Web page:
My guide to: Biot

During my time working as an au pair in France, I lived very close to Biot and spent a lot of my time in the village. It’s small and quaint but with a lively spirit and a rich artistic heritage – here’s a few of the things you can get up to there.

WANDER AROUND THE VILLAGE

Rue Saint Sebastien is the main street in Biot which features a few cafés, art studios and gift shops. It’s very unique and quaint with a nice community feel but I would suggest heading further out of the main area to experience the charm of this village. The first time I visited Biot was with some family friends and we spent ages walking around the small side streets and cobbled alleys. The village is built on a hill so there is a bit of climbing if you’re choosing to skirt around the outside like us in search of cute walls and houses. We made a comment about how difficult it would be to live there after seeing a woman carrying her bags of shopping up what seemed to be endless numbers of steps – but don’t get me wrong, living there would also be a dream and you’d save on a gym membership too! As always, I was the queen of poor footwear choices and decided to wear my heeled boots which was a massive regret (my feet are still suffering to this day) So my top tip would be to plan for some relatively steep climbing and deffo take advantage of all the pretty little side streets Biot has to offer. My fave area was ‘Porte des Tines’ which is a cute bridge at the bottom of the village. 

The houses are very rustic and not in immaculate condition like neighbouring villages on the Côte d’Azur but I think that just adds to the charm of the place. Hanging your clothes out of the window to dry and using a motorbike or bicycle as your only way of transport to your door is way of daily life and it was really interesting to wander around and see what other little things I could find. 

CHECK OUT THE ART

It’s clear that the village has a very artistic heritage – everywhere you look there seems to be a statue or a painting or an art shop. You can even head into the tourist office and pick up a leaflet showing all the studios and galleries where you can pop in and meet the artists themselves. The Rue Saint Sebastien has many art shops and ‘Place des Arcades’ has an impressive display of sculptures but heading further down and out of the village will bring even more options to appeal to your inner artist.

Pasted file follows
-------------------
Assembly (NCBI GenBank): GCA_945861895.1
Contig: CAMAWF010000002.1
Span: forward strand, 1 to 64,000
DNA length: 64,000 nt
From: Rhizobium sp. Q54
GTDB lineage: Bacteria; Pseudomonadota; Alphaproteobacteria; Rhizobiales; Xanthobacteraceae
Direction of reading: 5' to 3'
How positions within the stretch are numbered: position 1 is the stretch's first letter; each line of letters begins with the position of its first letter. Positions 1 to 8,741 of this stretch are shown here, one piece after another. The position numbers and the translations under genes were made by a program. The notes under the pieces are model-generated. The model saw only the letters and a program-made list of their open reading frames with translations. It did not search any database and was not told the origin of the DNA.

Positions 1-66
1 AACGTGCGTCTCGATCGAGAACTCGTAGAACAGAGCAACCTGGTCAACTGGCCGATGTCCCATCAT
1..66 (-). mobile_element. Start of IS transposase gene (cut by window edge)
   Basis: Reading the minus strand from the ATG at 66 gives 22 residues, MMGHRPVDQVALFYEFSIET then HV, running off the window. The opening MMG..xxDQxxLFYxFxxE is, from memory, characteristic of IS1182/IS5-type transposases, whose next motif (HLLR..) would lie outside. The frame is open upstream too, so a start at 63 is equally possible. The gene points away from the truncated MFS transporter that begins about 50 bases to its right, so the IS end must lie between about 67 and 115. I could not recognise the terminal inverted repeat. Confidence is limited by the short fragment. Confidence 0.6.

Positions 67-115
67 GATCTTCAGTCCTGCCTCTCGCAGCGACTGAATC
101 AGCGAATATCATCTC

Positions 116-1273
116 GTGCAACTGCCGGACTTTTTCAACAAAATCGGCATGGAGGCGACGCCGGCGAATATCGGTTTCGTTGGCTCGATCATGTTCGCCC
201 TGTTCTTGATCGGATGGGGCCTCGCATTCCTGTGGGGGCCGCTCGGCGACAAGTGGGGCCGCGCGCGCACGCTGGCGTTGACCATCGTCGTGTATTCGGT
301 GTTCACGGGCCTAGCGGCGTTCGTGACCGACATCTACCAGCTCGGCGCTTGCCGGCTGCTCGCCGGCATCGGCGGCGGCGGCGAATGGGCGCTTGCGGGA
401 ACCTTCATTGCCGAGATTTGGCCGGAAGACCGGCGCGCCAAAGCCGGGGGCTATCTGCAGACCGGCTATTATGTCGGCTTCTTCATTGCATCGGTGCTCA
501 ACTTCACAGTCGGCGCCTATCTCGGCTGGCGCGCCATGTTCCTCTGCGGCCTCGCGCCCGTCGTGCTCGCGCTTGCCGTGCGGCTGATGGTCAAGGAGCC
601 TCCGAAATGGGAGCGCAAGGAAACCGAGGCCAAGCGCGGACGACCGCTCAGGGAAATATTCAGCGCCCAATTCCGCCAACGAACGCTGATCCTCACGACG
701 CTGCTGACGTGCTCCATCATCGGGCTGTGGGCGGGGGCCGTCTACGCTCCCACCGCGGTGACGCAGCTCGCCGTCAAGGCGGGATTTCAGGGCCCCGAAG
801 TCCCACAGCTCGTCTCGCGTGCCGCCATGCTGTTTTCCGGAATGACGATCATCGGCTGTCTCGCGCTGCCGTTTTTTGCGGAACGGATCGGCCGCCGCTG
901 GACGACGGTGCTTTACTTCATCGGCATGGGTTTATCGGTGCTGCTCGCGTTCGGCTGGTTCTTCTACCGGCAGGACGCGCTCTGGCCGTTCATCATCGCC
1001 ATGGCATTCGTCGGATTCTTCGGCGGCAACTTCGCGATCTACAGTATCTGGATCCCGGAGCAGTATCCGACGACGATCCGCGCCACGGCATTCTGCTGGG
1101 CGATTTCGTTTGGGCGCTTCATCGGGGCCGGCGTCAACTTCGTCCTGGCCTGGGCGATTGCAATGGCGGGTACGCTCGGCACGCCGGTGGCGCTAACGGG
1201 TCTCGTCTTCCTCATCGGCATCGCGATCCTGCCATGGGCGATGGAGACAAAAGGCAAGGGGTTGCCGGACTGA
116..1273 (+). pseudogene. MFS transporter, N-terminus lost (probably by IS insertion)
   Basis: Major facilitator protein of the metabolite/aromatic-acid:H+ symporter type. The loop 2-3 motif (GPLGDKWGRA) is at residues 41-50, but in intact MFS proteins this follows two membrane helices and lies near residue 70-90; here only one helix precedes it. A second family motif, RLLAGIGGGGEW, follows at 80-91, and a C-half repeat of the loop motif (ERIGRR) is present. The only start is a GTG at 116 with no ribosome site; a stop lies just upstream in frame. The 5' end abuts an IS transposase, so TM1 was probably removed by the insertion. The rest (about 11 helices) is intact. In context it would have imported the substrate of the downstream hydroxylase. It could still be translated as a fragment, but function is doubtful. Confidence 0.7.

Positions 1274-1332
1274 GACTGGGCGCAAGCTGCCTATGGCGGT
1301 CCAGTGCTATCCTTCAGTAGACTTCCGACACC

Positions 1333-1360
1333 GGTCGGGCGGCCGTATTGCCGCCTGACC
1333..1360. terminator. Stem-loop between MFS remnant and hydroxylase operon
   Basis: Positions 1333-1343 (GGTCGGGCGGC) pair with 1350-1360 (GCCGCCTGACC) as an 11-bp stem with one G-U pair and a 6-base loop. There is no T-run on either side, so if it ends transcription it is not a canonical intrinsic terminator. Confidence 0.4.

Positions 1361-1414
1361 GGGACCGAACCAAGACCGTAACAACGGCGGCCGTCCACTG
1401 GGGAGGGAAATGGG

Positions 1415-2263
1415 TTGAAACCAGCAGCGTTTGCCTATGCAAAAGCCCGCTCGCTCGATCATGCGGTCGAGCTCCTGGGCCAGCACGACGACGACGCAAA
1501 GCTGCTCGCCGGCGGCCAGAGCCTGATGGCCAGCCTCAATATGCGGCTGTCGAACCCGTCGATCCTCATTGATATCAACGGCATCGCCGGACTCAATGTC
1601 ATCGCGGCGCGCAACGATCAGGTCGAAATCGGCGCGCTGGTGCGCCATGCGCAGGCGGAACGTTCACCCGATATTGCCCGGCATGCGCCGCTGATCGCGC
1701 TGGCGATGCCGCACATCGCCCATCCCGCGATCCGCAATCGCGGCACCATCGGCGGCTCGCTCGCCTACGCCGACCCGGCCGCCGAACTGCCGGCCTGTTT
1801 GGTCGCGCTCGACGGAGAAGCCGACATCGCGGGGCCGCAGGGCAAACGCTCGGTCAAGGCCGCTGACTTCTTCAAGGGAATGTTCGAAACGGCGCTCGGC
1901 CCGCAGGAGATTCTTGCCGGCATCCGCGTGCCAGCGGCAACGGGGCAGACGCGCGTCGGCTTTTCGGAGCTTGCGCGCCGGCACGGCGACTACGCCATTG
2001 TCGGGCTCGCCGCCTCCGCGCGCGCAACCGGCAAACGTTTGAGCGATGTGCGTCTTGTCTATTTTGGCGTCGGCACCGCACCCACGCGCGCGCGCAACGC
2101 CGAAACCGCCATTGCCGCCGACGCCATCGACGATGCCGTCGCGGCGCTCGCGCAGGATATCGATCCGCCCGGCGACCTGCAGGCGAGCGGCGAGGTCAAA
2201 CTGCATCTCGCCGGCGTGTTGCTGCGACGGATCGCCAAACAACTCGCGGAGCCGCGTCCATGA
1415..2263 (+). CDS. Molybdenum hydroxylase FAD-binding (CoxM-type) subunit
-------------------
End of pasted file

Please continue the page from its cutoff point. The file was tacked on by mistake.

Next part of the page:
LA VERRERIE DE BIOT

Glass blowing is a hot topic in Biot and ‘La Verrerie de Biot’ is one of the best places to see it in action. It is located outside of the village at the bottom of the hill but you can walk down to it using the main road (but be aware that there is no pavement and it can be pretty busy with vehicles – it’s an accident waiting to happen so hopefully a better route will be figured out soon!) The walk isn’t too long and is sign posted as the first left after ‘Biot 3000 Commercial Centre’ but you can always get the #10 Envibus from ‘Biot Village’ in the centre of town and get off at ‘Biot 3000’ for a bit more of a safer journey.

The verrerie (sort of translated as a place where glass is produced/sold in English but it’s one of those words which is easier just to use as its french name) makes glass there and then which you can see being made by a group of glassblowers. It’s so fascinating to watch a vase or bowl being made from start to finish and I spent quite a long time taking in the process (and feeling the pain of the glass blower when a vase would occasionally break off from the creating platform) For a price of €48, you can even arrange a glass blowing course where you can make your own masterpiece for yourself.